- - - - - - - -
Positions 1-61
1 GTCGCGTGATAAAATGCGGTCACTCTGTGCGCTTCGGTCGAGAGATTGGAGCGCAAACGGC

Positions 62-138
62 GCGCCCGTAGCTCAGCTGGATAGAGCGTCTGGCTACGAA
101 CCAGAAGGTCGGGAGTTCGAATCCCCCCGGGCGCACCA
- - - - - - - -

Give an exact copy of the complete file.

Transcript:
Positions 1-61
1 GTCGCGTGATAAAATGCGGTCACTCTGTGCGCTTCGGTCGAGAGATTGGAGCGCAAACGGC

Positions 62-138
62 GCGCCCGTAGCTCAGCTGGATAGAGCGTCTGGCTACGAA
101 CCAGAAGGTCGGGAGTTCGAATCCCCCCGGGCGCACCA